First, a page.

Despite an increase in inventory, home prices in Northern Virginia continue to soar by more than 20 percent since last year.
The average home sales price last month reached $543,129, up 23 percent from last year, which was $442,815. Listings have increased by 18 percent compared to last year, according to statistics from the Metropolitan Regional Information Systems (MRIS).
“We’re still dealing with a housing deficit,” said Amy Ritsko-Warren, director of communications for Northern Virginia Association of Realtors (NVAR), “so we still have many more buyers than sellers."
“So while more inventory is a wonderful thing because it means more buyers will get into houses, it doesn’t make up for the housing deficit,” said Ritsko-Warren.
“So we’re hoping that if the inventory trend continues to increase that it will slow sales prices a bit,” she said, adding that a lot has to do with prices as well as low interest rates and steady job creation.
“May was a very strong month and a very nice way to end the spring,” said Zinta Rodgers, a Realtor at Remax Allegiance. “But I would have to say from working with my fellow colleagues and talking with a number of agents, that May might have been our last hurrah [until the fall]."
“Things have come to a screeching halt in many respects,” said Rodgers. “For the first time we’re seeing a lot of price reductions of $10,000 or more.”
Rodgers, a Realtor since 1989 who focuses on Arlington and the I-66 corridor, said that she is still very optimistic for 2005 home values. “There’s been no bubble bursting — a lot has to do with the summer in this area — it’s time for vacation,” she said. “I do think that 2005 will end up as a great year in home values.”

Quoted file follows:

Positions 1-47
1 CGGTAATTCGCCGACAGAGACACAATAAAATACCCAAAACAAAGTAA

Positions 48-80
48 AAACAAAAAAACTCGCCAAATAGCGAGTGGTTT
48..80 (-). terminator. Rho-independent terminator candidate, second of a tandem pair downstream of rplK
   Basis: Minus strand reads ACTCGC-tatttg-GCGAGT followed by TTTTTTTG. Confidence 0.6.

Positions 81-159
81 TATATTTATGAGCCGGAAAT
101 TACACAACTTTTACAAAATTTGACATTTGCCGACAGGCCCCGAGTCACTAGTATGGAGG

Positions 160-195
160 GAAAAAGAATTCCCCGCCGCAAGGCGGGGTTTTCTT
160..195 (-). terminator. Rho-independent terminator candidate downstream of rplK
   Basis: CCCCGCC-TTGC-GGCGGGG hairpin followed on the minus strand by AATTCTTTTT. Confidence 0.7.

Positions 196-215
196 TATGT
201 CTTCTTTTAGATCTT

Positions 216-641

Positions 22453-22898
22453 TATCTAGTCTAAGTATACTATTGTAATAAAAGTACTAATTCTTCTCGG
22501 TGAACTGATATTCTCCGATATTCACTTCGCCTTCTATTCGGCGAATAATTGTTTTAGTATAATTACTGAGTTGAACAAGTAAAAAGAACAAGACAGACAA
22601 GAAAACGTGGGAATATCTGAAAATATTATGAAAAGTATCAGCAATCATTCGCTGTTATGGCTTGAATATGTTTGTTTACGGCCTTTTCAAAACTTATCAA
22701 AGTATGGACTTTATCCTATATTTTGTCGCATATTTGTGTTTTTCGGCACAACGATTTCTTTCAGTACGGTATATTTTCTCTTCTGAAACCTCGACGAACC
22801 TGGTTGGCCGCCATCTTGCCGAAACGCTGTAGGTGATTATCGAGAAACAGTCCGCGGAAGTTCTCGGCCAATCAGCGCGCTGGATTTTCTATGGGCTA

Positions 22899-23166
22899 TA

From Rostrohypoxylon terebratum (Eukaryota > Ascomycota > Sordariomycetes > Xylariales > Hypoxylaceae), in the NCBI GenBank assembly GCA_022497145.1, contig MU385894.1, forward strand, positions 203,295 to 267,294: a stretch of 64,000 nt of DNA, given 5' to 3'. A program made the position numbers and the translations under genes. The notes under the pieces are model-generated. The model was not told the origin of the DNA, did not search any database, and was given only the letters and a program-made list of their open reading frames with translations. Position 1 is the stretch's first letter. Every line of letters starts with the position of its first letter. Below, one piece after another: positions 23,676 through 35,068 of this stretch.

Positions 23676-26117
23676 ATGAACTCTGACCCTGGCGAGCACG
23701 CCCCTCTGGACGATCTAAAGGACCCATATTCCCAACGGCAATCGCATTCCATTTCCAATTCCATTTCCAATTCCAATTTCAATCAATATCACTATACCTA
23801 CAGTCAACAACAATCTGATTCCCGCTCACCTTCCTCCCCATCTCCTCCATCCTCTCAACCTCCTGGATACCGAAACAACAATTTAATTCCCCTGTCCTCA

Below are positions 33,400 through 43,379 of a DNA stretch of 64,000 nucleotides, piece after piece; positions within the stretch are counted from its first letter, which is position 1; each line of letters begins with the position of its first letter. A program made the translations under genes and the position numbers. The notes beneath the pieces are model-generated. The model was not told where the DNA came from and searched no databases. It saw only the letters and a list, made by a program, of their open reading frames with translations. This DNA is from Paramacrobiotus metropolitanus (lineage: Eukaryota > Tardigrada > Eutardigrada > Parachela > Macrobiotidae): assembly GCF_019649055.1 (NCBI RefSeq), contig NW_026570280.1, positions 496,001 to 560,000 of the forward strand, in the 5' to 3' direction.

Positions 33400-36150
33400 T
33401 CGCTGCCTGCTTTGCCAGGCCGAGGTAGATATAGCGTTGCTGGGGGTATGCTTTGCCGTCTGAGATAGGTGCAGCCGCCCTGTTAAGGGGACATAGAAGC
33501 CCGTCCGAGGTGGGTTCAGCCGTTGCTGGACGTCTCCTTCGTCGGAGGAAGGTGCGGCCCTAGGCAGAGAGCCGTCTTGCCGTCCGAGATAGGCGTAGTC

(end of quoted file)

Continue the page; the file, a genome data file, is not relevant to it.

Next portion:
Ernest “Ernie” Miller, office manager of Better Homes Realty in Springfield, agreed. Miller, who has 33 years of real estate experience, has also seen an increase in price reductions. “It’s not that the market is weakening, it’s just that people have to get their expectations in line,” he said, adding that the public's hopes have exceeded the market. “It’s still a hot market.”
“We’re not anticipating the prices to go down, but we’re hoping they slow down a bit,” said Ritsko-Warren. For one, putting the breaks on home price escalation would make things easier for first-time buyers.
THE HOUSING DEFICIT, Ritsko-Warren said, makes it very difficult for everybody, especially first-time buyers. “If you financially qualify to buy a home, you will eventually find something, but they have to be patient right now,” she said, adding that, with the many bids on homes and the common use of escalation clauses, buying a home right now can be a stressful process.
“We’re seeing that first-time buyers of condos and townhouses under $400,000 will typically write four contracts before one is accepted,” said Miller, adding that an escalation clause or overbid is often required.
The price increases for condominiums in the region makes it even more difficult for first-time buyers. Condo prices averaged $263,304 in May 2004, but rose to an average of $332,662 in May 2005 — an increase of 26 percent. “A lot of buyers, especially first-time buyers, look at condos just to get in the market,” said Ritsko-Warren. From last year, condos have increased in value faster than other types of homes.
Looking past May, Rodgers said a slower summer could benefit first-time buyers and those looking to move-up. “What I’m seeing across the board is that properties are staying on the market a little longer,” she said.
Single family homes, however, have an increased inventory from last year of 11 percent. “Because there is less inventory,” said Ritsko-Warren, “there is actually more potential [for prices of single family homes] to go up, but it’s hard to say because you have to consider the number of people who can buy in that price range.”
Average sales prices in Greater Northern Virginia — which also includes Prince William, Loudoun and Fauquier counties — had a similar average home price increase of 23 percent, jumping from $405,639 last year to $500,476 this year.